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Degree of guilt / Richard North Patterson.

By: Patterson, Richard North.
Material type: TextTextPublisher: New York : St Martins Press, 2010Description: 711 pages ; 19 cm.Content type: text Media type: unmediated Carrier type: volumeISBN: 9780312381615(pbk).Subject(s): Trials (Murder) -- FictionGenre/Form: Detective and mystery fiction.
Fiction notes: Click to open in new window
Item type Current location Collection Call number Status Date due Barcode Item holds
Fiction Davis (Central) Library
Fiction Collection
Fiction Collection PAT Reordered - please request Unavailable T00504761
Total holds: 0

Enhanced descriptions from Syndetics:

<p>TV journalist Mary Carelli admits that she shot and killed Mark Ransom, one of the world's most famous authors. She claims it was self-defense. She swears he tried to rape her. Now she has to prove it in a court of law--with her former lover acting as her attorney...</p> <p>Christopher Paget is one of the top lawyers in the country. But defending the mother of his son in the trial of the decade, he begins to have doubts. Is Mary telling the truth? Did she invent her story about the rape? What is she hiding? With each shocking revelation, Paget is forced to question his defense, his ethics, and the whole legal system. Because no one, not even the judge, is completely innocent. And guilt is a matter of degree...</p>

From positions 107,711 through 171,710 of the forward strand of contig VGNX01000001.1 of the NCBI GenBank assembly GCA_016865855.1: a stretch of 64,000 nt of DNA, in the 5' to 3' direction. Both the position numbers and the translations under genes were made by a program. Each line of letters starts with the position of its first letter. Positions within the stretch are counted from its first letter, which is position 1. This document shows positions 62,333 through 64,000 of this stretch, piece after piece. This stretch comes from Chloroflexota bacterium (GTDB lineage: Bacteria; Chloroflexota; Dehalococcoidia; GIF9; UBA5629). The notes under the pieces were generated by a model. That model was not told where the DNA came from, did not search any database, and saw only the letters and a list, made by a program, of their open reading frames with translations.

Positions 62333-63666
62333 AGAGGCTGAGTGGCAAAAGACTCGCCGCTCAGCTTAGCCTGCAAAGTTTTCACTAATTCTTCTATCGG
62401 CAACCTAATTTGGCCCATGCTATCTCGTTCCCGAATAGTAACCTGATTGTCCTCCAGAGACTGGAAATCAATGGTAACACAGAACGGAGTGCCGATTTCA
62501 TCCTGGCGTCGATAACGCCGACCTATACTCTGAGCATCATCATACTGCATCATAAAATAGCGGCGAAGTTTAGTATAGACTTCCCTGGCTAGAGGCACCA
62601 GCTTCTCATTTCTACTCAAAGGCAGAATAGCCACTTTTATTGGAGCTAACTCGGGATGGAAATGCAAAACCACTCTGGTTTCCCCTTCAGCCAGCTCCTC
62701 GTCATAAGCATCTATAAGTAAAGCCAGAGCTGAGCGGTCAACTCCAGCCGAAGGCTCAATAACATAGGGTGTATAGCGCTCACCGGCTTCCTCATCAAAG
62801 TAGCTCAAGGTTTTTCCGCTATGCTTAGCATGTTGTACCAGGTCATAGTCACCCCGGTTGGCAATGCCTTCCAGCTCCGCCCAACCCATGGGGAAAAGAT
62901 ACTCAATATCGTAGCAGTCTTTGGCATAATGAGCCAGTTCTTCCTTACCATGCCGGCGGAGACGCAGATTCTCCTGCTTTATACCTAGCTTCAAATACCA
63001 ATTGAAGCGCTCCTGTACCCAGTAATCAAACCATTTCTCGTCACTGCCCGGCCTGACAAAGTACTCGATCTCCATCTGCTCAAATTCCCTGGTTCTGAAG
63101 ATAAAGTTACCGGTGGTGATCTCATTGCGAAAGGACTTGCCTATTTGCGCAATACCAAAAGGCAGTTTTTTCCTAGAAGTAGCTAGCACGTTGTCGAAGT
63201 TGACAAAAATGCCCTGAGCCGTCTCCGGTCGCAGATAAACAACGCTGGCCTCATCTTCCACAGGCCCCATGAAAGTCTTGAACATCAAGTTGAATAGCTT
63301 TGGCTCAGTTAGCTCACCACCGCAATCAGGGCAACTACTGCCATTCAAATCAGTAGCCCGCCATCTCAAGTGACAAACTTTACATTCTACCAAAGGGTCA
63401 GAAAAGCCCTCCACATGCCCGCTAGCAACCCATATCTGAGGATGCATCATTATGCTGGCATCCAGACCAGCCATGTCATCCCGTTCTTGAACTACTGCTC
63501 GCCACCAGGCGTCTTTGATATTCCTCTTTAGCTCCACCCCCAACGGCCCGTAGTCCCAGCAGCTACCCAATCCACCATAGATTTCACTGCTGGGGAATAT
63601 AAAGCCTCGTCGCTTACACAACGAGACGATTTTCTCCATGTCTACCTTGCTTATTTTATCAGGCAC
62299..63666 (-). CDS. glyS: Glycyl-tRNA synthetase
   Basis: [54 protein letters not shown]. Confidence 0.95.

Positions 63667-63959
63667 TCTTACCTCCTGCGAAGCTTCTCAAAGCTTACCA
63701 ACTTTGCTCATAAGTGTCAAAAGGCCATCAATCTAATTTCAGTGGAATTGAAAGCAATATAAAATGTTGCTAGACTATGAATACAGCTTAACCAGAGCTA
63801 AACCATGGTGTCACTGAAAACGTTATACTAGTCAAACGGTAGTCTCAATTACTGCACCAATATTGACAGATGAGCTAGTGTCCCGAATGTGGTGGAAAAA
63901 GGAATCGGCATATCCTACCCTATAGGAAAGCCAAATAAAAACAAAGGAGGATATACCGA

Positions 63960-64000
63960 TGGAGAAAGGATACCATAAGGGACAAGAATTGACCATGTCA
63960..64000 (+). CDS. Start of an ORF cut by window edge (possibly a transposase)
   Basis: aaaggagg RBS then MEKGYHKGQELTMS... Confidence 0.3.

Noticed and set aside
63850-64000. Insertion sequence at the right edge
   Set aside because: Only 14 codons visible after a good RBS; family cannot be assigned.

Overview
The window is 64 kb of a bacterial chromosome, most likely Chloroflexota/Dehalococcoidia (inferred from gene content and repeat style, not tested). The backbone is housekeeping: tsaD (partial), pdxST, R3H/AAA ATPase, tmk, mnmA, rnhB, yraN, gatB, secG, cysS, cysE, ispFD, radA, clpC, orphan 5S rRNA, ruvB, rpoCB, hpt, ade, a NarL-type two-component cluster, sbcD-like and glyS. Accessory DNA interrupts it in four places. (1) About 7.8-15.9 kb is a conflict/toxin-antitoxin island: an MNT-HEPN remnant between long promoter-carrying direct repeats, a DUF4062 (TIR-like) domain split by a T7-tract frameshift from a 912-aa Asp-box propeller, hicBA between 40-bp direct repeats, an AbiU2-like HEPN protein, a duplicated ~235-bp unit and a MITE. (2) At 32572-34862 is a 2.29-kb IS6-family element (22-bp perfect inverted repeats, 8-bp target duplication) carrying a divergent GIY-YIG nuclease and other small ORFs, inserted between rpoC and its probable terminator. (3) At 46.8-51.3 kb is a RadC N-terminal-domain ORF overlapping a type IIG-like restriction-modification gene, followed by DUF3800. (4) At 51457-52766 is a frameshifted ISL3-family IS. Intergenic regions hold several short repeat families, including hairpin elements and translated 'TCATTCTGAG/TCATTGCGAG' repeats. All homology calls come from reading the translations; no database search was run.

First published in 1992.

11

Reviews provided by Syndetics

Library Journal Review

Former Edgar-winner Patterson (for The Lasko Tangent , Norton, 1979) offers what will surely be one of the year's best thrillers. TV journalist Mary Carelli shoots and kills famous writer Mark Ransom in his hotel room, claiming that Ransom tried to rape her. The man she asks to defend her is Christopher Paget, with whom she has had a complicated relationship: Paget is the father of Mary's son, who lives with Paget and whom Mary has not seen for eight years. Paget agrees to defend Mary to protect his son. The puzzle that lies at the heart of this courtroom thriller is the character of Mary Carelli. Is she telling the truth about Mark Ransom? What is she hiding, and who will be hurt most? Superb characterizations and intense dialog make this utterly compelling reading. Patterson also manages to offer a stinging criticism of the way female rape victims are treated by the law and the legal system. Highly recommended. Previewed in Prepub Alert, LJ 9/15/92.-- Dean James, Houston Acad. of Medicine/Texas Medical Ctr. Lib. (c) Copyright 2010. Library Journals LLC, a wholly owned subsidiary of Media Source, Inc. No redistribution permitted.

Publishers Weekly Review

This absorbing but overstuffed courtroom thriller revolves around a California attorney's efforts to defend a TV newswoman who kills a famous novelist. (Jan.) (c) Copyright PWxyz, LLC. All rights reserved

Booklist Review